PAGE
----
You need a periodization scheme that focuses on growing some subset of muscle groups at any given time.
The trouble you are going to run into is that it’s really hard to get enough volume on every muscle group when you’re only lifting twice a week, unless you’re spending an unreasonable amount of time in the gym. You’ve got six working sets of squats per week. That’s just not enough volume to grow, especially at your training age (you mentioned 5 years in a comment).
However, maintaining muscle mass takes even less volume than you are doing now. What this means is that you can periodize your training to focus on getting enough high volume to grow one or two muscle groups, while doing just enough on the rest to maintain, switching it up every 8-12 weeks.
So the way I would set this up is to have three mesocycles lasting 8-12 weeks each: a squat, a push, and a pull. On your squat cycle, most of your volume would be dedicated to your squat pattern and knee extension movements. You might do something like 6-8 sets of 6-8 reps of challenging back squats each day, then do some leg extensions or leg press for additional, lower fatigue volume on the quads. Then, with the remaining time on the two days, split up the rest of the movements to get just enough volume to maintain.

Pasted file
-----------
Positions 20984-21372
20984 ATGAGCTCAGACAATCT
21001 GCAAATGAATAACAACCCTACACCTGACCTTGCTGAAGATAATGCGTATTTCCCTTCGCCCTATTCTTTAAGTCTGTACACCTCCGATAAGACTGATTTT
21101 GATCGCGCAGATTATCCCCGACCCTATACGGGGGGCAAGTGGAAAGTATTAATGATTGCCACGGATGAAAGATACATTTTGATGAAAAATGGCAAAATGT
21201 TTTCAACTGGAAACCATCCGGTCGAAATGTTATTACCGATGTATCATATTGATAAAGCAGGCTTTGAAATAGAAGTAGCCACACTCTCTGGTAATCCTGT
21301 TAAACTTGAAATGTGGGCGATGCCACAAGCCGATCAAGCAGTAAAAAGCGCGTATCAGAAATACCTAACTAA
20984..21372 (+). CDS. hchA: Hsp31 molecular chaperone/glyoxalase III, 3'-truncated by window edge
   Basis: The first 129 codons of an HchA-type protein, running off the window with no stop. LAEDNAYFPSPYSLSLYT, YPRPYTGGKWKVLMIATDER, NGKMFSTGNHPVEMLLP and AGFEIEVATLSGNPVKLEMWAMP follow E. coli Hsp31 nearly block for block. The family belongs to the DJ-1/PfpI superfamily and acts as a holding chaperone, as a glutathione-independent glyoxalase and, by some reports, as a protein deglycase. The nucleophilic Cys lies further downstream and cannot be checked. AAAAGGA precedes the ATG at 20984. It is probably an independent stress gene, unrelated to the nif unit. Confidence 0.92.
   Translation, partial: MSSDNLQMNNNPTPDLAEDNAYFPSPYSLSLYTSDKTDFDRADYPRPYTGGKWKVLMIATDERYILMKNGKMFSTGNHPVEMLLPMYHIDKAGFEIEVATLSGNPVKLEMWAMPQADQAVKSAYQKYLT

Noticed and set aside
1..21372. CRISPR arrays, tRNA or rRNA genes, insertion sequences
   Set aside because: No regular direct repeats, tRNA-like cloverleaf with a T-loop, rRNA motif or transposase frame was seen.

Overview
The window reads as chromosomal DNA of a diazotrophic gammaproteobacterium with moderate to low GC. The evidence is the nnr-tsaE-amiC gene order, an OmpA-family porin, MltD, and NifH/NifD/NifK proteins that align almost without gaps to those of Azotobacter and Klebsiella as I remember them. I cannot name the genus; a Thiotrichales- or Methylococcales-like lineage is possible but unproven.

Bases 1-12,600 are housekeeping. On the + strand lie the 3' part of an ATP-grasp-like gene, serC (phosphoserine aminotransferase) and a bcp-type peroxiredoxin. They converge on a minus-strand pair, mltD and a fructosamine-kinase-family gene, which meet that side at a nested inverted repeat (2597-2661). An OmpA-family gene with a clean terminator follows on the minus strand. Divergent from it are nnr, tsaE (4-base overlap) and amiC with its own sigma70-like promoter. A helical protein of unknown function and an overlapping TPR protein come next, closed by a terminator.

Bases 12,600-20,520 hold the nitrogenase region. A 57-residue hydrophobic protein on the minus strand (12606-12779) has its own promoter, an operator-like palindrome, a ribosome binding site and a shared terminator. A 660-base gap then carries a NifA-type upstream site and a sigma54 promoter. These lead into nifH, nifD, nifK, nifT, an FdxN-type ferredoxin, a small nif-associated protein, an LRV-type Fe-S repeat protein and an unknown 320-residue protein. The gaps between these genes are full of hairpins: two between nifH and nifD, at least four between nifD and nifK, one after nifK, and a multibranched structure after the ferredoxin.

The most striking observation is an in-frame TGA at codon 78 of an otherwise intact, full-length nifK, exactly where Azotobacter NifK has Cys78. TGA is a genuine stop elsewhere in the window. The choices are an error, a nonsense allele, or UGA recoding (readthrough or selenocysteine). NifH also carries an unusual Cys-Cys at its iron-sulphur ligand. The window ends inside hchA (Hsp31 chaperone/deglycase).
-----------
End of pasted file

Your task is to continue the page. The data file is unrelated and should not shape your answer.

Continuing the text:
For a pull cycle, I’d do something like conventional deadlifts from the floor one day, then RDLs the other, and do barbell rows and pull-ups both days, getting in 6+ working sets on your pull movements, and finally, as before, use the rest of the time to get maintenance volume in for pushing and squatting.
For the push cycle, I would just barbell overhead press both days, barbell bench one day, and dumbbell bench the other for 6+ working sets on all movements. And as before, maintenance volume with the remaining time.
A periodization scheme like this allows you to get enough volume to grow on some muscle groups, some of the time, and over time you hit all the muscle groups. I don’t see any other way to get enough volume in without adding a third day or spending 3-4+ hours in the gym each day (which comes with its own fatigue management complications). It will take longer to gain mass, but that’s the price you pay for the conditions you’re working with.